```var u1 = from k in ctx.NewTheorem<Kakuro>()
where k.Cell11.IsBlack
where k.Cell14.IsBlack
where k.Cell15.IsBlack
where k.Cell24.IsBlack
where k.Cell48.IsBlack
where k.Cell51.IsBlack
where k.Cell61.IsBlack
where k.Cell85.IsBlack
where k.Cell12.VerticalSum == 23
where k.Cell13.VerticalSum == 30
where k.Cell16.VerticalSum == 27
where k.Cell17.VerticalSum == 12
where k.Cell18.VerticalSum == 16
where k.Cell21.HorizontalSum == 16
where k.Cell25.VerticalSum == 17
where k.Cell25.HorizontalSum == 24
where k.Cell31.HorizontalSum == 17
where k.Cell34.VerticalSum == 15
where k.Cell34.HorizontalSum == 29
where k.Cell41.HorizontalSum == 35
where k.Cell47.VerticalSum == 12
where k.Cell52.HorizontalSum == 7
where k.Cell55.VerticalSum == 7
where k.Cell55.HorizontalSum == 8
where k.Cell58.VerticalSum == 7
where k.Cell62.VerticalSum == 11
where k.Cell63.VerticalSum == 10
where k.Cell63.HorizontalSum == 16
where k.Cell71.HorizontalSum == 21
where k.Cell76.HorizontalSum == 5
where k.Cell81.HorizontalSum == 6
where k.Cell86.HorizontalSum == 3
select k;```

Here properties are used to indicate constraints as simple as possible, for the following puzzle:

+--------+--------+--------+--------+--------+--------+--------+--------+
| ****** | 23     | 30     | ****** | ****** | 27     | 12     | 16     |
+--------+--------+--------+--------+--------+--------+--------+--------+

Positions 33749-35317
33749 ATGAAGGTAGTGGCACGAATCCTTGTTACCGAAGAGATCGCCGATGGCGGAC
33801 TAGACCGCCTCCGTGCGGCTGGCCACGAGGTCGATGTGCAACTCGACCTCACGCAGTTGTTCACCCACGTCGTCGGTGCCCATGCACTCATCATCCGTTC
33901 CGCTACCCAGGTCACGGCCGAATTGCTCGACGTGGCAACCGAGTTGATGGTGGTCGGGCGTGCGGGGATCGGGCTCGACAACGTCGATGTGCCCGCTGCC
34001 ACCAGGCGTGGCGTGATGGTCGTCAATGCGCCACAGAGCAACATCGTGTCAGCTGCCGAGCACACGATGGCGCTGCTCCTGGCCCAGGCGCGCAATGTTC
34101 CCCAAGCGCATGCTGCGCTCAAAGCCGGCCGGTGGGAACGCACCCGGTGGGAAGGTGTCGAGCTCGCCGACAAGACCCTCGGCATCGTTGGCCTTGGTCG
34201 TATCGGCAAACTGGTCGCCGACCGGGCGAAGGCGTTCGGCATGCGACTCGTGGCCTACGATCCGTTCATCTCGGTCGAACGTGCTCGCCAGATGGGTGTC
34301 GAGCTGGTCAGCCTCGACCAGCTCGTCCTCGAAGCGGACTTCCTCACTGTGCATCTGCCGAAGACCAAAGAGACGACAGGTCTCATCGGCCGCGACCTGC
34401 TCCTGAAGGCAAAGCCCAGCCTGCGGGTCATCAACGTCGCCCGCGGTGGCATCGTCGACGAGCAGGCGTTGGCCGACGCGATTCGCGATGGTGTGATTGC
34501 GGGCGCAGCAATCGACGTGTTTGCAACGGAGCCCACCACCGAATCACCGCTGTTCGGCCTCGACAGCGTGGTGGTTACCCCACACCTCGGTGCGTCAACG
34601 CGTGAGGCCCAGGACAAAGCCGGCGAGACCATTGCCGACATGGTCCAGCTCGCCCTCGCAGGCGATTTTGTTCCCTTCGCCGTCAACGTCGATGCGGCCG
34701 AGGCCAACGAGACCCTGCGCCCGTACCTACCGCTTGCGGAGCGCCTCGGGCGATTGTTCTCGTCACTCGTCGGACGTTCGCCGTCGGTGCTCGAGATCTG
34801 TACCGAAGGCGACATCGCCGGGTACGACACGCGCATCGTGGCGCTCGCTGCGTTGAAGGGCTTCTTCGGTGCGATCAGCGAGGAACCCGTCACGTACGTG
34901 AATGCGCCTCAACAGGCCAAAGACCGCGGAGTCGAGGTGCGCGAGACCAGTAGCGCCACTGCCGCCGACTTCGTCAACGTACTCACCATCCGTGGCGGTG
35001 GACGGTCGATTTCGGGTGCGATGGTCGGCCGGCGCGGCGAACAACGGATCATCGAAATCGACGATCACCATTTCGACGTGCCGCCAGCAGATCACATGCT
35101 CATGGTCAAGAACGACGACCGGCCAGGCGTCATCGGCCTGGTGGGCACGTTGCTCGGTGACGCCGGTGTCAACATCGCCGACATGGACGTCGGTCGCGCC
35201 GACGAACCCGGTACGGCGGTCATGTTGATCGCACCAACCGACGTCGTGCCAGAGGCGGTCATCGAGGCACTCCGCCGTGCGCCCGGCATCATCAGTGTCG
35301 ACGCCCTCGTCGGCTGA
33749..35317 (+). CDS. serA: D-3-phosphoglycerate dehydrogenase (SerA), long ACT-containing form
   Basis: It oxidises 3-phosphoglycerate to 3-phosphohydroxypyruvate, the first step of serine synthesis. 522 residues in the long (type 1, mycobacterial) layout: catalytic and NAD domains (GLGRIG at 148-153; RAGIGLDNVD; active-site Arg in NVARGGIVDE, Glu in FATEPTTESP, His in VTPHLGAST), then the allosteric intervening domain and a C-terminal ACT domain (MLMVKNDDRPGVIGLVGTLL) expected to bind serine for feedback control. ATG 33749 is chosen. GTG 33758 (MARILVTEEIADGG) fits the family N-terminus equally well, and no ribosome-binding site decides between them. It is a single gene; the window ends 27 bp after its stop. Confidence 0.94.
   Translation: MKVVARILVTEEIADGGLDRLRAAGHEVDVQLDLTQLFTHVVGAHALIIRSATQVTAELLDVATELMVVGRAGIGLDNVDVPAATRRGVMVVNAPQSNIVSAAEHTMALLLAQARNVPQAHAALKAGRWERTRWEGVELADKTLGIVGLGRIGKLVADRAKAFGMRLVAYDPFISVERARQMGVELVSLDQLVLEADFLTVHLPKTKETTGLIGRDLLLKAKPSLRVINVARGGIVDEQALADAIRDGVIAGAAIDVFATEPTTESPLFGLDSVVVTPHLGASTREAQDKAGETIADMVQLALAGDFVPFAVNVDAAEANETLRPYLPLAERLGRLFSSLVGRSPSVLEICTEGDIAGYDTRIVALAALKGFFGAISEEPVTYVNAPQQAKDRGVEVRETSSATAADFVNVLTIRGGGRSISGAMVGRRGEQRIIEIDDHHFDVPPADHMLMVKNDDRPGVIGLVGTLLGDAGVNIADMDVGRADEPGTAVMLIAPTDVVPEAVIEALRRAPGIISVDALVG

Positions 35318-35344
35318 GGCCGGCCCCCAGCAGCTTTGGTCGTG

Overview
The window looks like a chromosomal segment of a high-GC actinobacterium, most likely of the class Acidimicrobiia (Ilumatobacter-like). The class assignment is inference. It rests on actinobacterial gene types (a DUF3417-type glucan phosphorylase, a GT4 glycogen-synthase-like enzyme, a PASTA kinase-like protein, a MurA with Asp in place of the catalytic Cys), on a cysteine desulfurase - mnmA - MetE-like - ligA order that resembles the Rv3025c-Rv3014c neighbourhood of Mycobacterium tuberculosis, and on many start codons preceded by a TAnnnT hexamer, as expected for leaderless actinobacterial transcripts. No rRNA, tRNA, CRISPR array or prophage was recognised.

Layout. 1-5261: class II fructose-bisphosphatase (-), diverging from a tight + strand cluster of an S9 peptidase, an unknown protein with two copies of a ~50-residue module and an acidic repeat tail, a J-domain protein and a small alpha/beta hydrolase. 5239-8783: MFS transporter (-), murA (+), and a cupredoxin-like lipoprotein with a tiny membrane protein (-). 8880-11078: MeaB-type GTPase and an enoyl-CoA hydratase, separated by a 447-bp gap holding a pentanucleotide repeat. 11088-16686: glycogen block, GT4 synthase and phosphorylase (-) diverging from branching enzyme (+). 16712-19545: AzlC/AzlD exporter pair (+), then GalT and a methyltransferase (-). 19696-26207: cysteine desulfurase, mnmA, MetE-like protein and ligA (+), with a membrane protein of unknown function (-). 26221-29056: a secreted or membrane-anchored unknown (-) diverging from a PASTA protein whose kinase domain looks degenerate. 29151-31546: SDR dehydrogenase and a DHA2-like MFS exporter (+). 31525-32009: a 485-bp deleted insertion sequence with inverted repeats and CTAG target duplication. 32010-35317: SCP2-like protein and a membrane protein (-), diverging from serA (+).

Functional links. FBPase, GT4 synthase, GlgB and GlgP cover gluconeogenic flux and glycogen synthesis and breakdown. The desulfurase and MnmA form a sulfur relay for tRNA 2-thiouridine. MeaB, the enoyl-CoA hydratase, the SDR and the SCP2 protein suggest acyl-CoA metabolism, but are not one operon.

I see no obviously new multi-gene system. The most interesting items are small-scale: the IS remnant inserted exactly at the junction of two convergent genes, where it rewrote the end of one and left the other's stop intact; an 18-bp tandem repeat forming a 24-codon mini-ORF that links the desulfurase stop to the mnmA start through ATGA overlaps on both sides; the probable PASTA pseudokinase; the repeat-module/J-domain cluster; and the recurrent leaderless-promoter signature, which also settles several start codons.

|     16 |        |        | ****** | 17  24 |        |        |        |
+--------+--------+--------+--------+--------+--------+--------+--------+
|     17 |        |        | 15  29 |        |        |        |        |
+--------+--------+--------+--------+--------+--------+--------+--------+
|     35 |        |        |        |        |        | 12     | ****** |
+--------+--------+--------+--------+--------+--------+--------+--------+
| ****** |      7 |        |        | 7    8 |        |        | 7      |
+--------+--------+--------+--------+--------+--------+--------+--------+
| ****** | 11     | 10  16 |        |        |        |        |        |
+--------+--------+--------+--------+--------+--------+--------+--------+
|     21 |        |        |        |        |      5 |        |        |
+--------+--------+--------+--------+--------+--------+--------+--------+
|      6 |        |        |        | ****** |      3 |        |        |
+--------+--------+--------+--------+--------+--------+--------+--------+

We don’t want the user to express things like Cell22 + Cell32 + Cell42 == 23, but instead want to use all the information captured in the puzzle to allow constraints like Cell12.VerticalSum == 23. As we’ll see, this requires other rewriting mechanisms to allow for a good balance of responsibilities between:

• The LINQ to Z3 infrastructure.
• The Kakuro puzzle library writer.
• The end-user.

The resulting Z3 constraints for the sample puzzle are shown below:

(and (= (+ (+ Cell22 Cell32) Cell42) 23) (distinct Cell22 Cell32 Cell42))
(and (= (+ (+ (+ Cell23 Cell33) Cell43) Cell53) 30)
(distinct Cell23 Cell33 Cell43 Cell53))
(and (= (+ (+ (+ (+ Cell26 Cell36) Cell46) Cell56) Cell66) 27)
(distinct Cell26 Cell36 Cell46 Cell56 Cell66))
(and (= (+ Cell27 Cell37) 12) (distinct Cell27 Cell37))
(and (= (+ Cell28 Cell38) 16) (distinct Cell28 Cell38))
(and (= (+ Cell22 Cell23) 16) (distinct Cell22 Cell23))
(and (>= Cell22 1) (<= Cell22 9))
(and (>= Cell23 1) (<= Cell23 9))
(and (= (+ (+ Cell26 Cell27) Cell28) 24) (distinct Cell26 Cell27 Cell28))
(and (= (+ Cell35 Cell45) 17) (distinct Cell35 Cell45))
(and (>= Cell26 1) (<= Cell26 9))
(and (>= Cell27 1) (<= Cell27 9))
(and (>= Cell28 1) (<= Cell28 9))